Convective condensation level

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The convective condensation level (CCL) represents the height (or pressure) where an air parcel becomes saturated when heated from below and lifted adiabatically due to buoyancy.

In the atmosphere, assuming a constant water vapor mixing ratio, the dew point temperature (the temperature where the relative humidity is 100%) decreases with increasing height because the pressure of the atmosphere decreases with height. The CCL is determined by plotting the dew point (100%RH) verses altitude and locating the intersection with the actual measured temperature sounding. It marks where the cloud base begins when air is heated from below to the convective temperature, without mechanical lift. [1]

Once the CCL is determined, the surface temperature necessary to raise a mass of air to that height can be found by using the Dry Adiabatic Lapse Rate (DALR) to determine the potential temperature. In the early morning, this temperature is typically larger than the surface temperature, in the mid-afternoon, it may be the same.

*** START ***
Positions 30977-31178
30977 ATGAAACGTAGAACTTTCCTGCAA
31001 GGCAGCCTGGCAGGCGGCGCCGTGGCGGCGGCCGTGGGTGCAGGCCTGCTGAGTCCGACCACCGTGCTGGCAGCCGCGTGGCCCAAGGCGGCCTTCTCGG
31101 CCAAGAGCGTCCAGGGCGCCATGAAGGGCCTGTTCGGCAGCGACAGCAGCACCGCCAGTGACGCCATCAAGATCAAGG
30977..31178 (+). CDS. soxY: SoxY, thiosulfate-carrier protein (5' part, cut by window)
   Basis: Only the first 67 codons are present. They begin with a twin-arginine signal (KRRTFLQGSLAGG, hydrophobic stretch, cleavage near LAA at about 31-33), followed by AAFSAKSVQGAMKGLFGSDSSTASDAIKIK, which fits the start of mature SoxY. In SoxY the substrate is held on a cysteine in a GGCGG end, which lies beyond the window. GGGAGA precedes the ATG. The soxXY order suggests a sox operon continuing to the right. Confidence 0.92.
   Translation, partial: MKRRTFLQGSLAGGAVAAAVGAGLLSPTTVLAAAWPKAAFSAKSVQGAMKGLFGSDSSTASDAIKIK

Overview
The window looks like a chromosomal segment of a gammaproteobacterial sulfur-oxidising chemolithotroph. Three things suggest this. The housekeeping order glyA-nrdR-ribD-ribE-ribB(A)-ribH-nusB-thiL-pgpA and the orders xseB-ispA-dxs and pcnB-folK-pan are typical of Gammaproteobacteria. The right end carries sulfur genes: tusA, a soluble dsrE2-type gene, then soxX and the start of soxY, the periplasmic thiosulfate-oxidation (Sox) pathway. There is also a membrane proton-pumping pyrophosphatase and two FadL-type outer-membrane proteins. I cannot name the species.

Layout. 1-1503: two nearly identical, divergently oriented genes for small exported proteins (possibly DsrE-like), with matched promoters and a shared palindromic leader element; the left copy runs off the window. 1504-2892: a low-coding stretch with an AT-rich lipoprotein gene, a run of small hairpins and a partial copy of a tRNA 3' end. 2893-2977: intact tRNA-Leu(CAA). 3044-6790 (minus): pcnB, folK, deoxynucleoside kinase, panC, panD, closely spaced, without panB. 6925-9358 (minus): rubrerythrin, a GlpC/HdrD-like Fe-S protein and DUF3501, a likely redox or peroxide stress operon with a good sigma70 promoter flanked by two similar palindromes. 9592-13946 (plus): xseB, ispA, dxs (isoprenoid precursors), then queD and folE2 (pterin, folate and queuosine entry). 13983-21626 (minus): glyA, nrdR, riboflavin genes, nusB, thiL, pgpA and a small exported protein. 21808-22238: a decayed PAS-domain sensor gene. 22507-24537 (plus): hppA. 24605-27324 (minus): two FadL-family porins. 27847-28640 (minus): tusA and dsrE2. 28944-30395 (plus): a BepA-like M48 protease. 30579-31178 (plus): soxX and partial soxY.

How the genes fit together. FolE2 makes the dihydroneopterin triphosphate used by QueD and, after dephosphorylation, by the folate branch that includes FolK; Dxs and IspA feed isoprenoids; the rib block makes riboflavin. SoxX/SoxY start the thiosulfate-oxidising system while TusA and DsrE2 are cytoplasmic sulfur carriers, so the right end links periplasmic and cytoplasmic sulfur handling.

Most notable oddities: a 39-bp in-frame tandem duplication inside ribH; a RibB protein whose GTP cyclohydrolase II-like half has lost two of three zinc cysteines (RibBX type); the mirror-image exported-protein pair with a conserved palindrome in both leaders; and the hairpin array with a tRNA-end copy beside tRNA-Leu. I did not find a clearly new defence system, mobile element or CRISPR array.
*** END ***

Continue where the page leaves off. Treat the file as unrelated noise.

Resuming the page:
Compare this to the Lifting Condensation Level (LCL) where the air is lifted and cooled without first increasing the surface temperature. The LCL is less than or equal to the CCL depending on the temperature profile.

Both condensation levels indicate the altitude (or pressure) where relative humidity reaches 100%. However, since the actual condensation level depends on the availability of condensation nuclei, clouds typically do not form until the relative humidity is somewhat above 100%.

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References[edit]

  1. ^ Jeff, Haby. "The difference between the LCL and the CCL". Retrieved 14 October 2014. 

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